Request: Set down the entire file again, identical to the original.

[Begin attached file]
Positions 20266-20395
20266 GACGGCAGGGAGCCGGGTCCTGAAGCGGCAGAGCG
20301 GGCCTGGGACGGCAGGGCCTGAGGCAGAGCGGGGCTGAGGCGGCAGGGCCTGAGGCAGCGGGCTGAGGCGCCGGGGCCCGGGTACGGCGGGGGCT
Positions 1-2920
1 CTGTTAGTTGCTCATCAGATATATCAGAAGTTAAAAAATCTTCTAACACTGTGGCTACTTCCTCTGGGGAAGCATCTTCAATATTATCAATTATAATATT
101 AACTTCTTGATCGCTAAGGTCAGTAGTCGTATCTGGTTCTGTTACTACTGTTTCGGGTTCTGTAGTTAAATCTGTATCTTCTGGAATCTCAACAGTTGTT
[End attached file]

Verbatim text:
Positions 20266-20395
20266 GACGGCAGGGAGCCGGGTCCTGAAGCGGCAGAGCG
20301 GGCCTGGGACGGCAGGGCCTGAGGCAGAGCGGGGCTGAGGCGGCAGGGCCTGAGGCAGCGGGCTGAGGCGCCGGGGCCCGGGTACGGCGGGGGCT
Positions 1-2920
1 CTGTTAGTTGCTCATCAGATATATCAGAAGTTAAAAAATCTTCTAACACTGTGGCTACTTCCTCTGGGGAAGCATCTTCAATATTATCAATTATAATATT
101 AACTTCTTGATCGCTAAGGTCAGTAGTCGTATCTGGTTCTGTTACTACTGTTTCGGGTTCTGTAGTTAAATCTGTATCTTCTGGAATCTCAACAGTTGTT